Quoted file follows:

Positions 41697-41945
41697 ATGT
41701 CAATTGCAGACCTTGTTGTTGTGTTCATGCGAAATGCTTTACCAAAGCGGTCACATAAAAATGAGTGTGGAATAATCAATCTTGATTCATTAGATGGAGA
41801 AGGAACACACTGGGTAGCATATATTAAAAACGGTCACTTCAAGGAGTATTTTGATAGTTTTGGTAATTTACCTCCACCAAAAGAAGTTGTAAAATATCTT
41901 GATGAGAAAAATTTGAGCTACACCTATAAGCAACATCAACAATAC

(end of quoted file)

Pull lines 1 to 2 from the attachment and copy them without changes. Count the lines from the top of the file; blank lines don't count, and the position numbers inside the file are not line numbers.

Positions 41697-41945
41697 ATGT